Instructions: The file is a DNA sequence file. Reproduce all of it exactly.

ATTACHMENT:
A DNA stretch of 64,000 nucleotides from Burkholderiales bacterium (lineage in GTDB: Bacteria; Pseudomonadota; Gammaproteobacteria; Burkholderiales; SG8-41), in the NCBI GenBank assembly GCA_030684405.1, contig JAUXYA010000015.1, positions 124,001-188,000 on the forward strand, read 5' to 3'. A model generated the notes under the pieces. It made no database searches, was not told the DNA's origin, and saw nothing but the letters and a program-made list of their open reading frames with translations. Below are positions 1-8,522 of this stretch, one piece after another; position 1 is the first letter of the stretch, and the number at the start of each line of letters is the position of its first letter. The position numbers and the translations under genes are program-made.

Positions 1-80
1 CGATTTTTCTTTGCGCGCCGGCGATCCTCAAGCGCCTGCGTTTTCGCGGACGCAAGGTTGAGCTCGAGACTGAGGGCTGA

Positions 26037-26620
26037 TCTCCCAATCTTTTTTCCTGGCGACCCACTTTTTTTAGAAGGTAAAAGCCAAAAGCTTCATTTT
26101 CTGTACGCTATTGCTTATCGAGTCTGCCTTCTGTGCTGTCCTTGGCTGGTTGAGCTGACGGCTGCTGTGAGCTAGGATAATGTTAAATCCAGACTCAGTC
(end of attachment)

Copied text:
A DNA stretch of 64,000 nucleotides from Burkholderiales bacterium (lineage in GTDB: Bacteria; Pseudomonadota; Gammaproteobacteria; Burkholderiales; SG8-41), in the NCBI GenBank assembly GCA_030684405.1, contig JAUXYA010000015.1, positions 124,001-188,000 on the forward strand, read 5' to 3'. A model generated the notes under the pieces. It made no database searches, was not told the DNA's origin, and saw nothing but the letters and a program-made list of their open reading frames with translations. Below are positions 1-8,522 of this stretch, one piece after another; position 1 is the first letter of the stretch, and the number at the start of each line of letters is the position of its first letter. The position numbers and the translations under genes are program-made.

Positions 1-80
1 CGATTTTTCTTTGCGCGCCGGCGATCCTCAAGCGCCTGCGTTTTCGCGGACGCAAGGTTGAGCTCGAGACTGAGGGCTGA

Positions 26037-26620
26037 TCTCCCAATCTTTTTTCCTGGCGACCCACTTTTTTTAGAAGGTAAAAGCCAAAAGCTTCATTTT
26101 CTGTACGCTATTGCTTATCGAGTCTGCCTTCTGTGCTGTCCTTGGCTGGTTGAGCTGACGGCTGCTGTGAGCTAGGATAATGTTAAATCCAGACTCAGTC